Yesterday I posted a story about Josh Garrett closing in on the end of the Pacific Crest Trail and a new speed record for the hike. As expected, Josh did finish his journey yesterday, clocking in with a time of 59 days, 8 hours and 59 mintutes. That shaves more than five days off the previous record and is certainly an impressive feat.
Little did I know that when I posted that story I was actually wading into a bit of a controversy that has been going on in the thru-hiking community. You see, while Josh was busy chasing his record on the 2655-mile (4272 km) PCT another hiker was just a day ahead of him and in pursuit of a record of her own. The way these two hikers went about their journey is now a source of debate amongst other long-distance trekkers, creating a controversy of sorts around these speed records.
On Wednesday of this week, Heather “Anish” Anderson wrapped up her own end-to-end hike of the PCT. Her official time was 60 days, 17 hours and 12 minutes, which would have been good enough for a new record as well, although it was beaten by Josh the following day. So here is where the controversy comes in. Heather was making her trek unsupported in that she had to do everything on her own, while Josh had a single-person support crew who brought him food and other supplies to the trail. He was also sponsored by John Mackey, the CEO of Whole Foods, who helped fund the adventure.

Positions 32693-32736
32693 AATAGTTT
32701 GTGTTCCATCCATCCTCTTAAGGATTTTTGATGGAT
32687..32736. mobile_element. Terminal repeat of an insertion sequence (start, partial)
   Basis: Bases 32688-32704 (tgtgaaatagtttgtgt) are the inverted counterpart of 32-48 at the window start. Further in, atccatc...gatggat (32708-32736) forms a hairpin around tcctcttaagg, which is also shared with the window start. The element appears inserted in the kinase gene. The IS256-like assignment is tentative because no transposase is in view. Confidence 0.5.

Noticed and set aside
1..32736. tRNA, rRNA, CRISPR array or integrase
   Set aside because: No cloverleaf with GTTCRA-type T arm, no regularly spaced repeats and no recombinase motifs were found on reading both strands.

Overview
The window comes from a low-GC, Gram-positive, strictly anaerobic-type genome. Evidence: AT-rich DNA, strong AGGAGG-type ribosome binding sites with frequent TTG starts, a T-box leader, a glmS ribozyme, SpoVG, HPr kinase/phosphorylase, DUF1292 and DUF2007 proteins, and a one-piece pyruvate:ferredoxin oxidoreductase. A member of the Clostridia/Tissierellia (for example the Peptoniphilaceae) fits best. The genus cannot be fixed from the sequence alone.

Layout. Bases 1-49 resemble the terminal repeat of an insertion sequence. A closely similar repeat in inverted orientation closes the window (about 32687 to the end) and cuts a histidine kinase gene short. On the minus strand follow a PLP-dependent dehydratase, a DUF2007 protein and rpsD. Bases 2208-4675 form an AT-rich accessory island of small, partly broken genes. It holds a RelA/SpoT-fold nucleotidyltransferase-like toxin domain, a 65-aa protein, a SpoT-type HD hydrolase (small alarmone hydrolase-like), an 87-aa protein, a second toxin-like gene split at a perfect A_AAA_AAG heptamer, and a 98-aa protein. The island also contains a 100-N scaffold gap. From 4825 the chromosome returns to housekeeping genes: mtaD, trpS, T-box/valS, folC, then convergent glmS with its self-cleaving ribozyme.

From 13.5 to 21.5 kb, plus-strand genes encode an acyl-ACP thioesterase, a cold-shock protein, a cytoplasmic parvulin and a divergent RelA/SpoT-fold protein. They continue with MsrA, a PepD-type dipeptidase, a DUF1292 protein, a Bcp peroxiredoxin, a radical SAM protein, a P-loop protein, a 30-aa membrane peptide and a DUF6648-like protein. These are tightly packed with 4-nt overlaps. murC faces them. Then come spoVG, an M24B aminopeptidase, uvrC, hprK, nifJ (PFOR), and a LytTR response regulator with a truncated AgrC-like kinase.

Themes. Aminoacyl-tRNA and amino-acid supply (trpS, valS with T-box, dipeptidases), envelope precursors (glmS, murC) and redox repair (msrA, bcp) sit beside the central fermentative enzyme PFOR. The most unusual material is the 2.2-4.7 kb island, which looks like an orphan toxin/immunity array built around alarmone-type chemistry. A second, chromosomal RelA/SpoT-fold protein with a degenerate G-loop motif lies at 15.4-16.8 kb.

The lines between what is “supported” and “unsupported” start to get blurred a bit however as there are reports that Heather also had a few people with good intentions delivering her supplies to her on the trail as well. She often posted about her hike on the Internet as well, sharing the details of where she would be on certain dates, which prompted some people to gather at access points along the trail to offer words of encouragement while also offering food and drinks to keep her going. Whether or not that still qualifies as “unsupported” is entirely up to you to decide.
Thru-hikers are a resourceful, independent bunch and I personally feel that some of them didn’t appreciate the fact that Josh had a sponsor that assisted on his trek. This resulted in a bit of a backlash within that group for how he went about the attempt on the speed record. Either way, I’m not going to wade into the middle of this debate because quite frankly I think that both Josh and Heather accomplished something very cool. They may have taken slightly different approaches to their PCT speed hikes, but they both covered all of those miles at impressive rates.
I want to congratulate both Josh and Heather and leave it at that. They are both inspirations.
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